These PI sheets are a two edged sword in my view. Whilst it is important that the patient knows what they are taking, and why, listing every known side effect is somewhat off-putting, and can actually be counter-productive by making the patient stop the medication because they are afraid that something disastrous might happen to them. If the number of people who have taken the medication is squillions, while the number of catastrophic side effects can be counted on the fingers of one hand, what is the likelihood of getting an adverse effect? Not high. Put another way, did you know that one of the side effects of aspirin can be death, and yet aspirin is still one of the safest and best drugs on the planet.

So what do you really need to know to be an informed consumer? The first item is to know why you have been prescribed any particular medication and what it is supposed to do for you. Is the pink tablet the painkiller or the antibiotic, for example? The next important item is to know how often and when the medication should be taken. Before or after meals? At night or in the morning? These instructions can have enormous bearing upon the absorption of the medication. And on the likelihood of your getting a reaction or unwanted side effect, and on how long it will take you to get better.

The next important issue is that of reactions and side effects. You need to know the most likely side effects. If 20 percent of the folk who take this tablet get nausea, you need to be informed. If, however, less than 0.1 percent get a rash, then this is not such an important issue. I have always taught medical students that they should present the main issues only, but cover the rest by saying that if the patient has anything untoward happen to them which they think could be related to the medication, then stop taking the tablet and consult the doctor again.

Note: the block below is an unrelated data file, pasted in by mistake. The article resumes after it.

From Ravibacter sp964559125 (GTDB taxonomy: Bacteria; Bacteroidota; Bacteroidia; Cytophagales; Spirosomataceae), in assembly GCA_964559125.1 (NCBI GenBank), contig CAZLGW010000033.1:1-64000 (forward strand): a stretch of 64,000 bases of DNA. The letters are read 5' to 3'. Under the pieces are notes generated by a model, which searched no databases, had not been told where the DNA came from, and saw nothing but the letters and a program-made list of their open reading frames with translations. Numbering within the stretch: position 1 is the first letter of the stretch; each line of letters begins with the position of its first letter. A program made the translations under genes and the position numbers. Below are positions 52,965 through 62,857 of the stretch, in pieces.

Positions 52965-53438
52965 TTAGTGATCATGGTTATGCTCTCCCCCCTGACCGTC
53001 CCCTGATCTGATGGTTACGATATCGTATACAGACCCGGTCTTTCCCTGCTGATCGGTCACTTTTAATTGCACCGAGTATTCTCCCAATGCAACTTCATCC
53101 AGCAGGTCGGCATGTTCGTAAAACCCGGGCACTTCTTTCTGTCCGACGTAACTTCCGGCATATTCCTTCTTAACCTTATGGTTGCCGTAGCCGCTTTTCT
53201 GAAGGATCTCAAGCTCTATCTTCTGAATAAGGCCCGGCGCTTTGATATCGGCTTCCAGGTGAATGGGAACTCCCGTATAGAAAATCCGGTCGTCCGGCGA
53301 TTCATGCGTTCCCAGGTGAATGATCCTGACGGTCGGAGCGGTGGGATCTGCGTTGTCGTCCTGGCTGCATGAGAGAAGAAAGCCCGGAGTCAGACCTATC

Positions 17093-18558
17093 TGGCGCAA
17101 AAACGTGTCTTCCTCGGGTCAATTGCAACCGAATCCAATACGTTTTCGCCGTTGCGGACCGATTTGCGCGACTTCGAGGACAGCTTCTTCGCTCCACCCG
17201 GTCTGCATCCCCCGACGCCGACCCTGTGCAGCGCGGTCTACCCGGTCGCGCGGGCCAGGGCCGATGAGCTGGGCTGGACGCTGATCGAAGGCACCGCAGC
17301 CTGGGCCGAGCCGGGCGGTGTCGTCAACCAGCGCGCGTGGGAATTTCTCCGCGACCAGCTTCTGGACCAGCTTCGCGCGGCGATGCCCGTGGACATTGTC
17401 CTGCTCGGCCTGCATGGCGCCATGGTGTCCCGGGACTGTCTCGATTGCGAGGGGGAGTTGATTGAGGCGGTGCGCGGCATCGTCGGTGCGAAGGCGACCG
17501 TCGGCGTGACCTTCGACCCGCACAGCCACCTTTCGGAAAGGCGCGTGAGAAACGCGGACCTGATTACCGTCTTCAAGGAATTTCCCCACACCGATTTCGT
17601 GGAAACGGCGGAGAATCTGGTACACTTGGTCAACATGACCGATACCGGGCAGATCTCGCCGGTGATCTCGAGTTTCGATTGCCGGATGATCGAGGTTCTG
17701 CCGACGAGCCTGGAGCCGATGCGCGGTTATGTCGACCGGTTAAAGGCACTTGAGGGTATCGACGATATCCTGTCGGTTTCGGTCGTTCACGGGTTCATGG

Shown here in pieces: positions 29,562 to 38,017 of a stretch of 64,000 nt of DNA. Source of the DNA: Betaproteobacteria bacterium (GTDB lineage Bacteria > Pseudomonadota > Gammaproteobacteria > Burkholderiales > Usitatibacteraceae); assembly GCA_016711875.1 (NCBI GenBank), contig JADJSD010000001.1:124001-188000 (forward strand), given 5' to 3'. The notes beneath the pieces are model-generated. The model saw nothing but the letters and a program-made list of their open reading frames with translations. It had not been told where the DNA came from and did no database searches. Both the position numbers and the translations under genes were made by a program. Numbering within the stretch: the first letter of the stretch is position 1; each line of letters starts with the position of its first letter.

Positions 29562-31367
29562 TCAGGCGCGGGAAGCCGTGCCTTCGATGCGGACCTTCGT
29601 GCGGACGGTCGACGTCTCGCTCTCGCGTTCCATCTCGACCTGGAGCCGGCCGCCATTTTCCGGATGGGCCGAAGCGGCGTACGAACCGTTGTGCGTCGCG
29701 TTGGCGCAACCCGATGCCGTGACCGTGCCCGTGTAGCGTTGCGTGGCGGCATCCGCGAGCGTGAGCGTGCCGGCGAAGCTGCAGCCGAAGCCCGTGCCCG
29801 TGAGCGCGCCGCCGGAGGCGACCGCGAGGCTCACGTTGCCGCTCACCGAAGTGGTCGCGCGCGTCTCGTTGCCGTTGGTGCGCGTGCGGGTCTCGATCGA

Another important issue for the patient consumer is inter-actions. Some medications can affect the way the oral contraceptive pill does its job, for example. The informed consumer needs to know this! The wise doctor will tell you. The even wiser consumer will ask! Especially if you are on any medications at all, and that is including herbal medicines.

The other aspect of your treatment that should be known by you is how long it should be before you begin to feel better. If you know it is going to be six weeks, then you know not to start fretting after one week. If it is supposed to be one week and you’re still in trouble three weeks later, then you will know to return for another consultation.

So be a wise consumer. If you are unsure, then ascertain what the tablets are for, when and how to take them, the most common side effects and inter-actions and how long it should be before you are better.

Agony Column

Hi Hillary,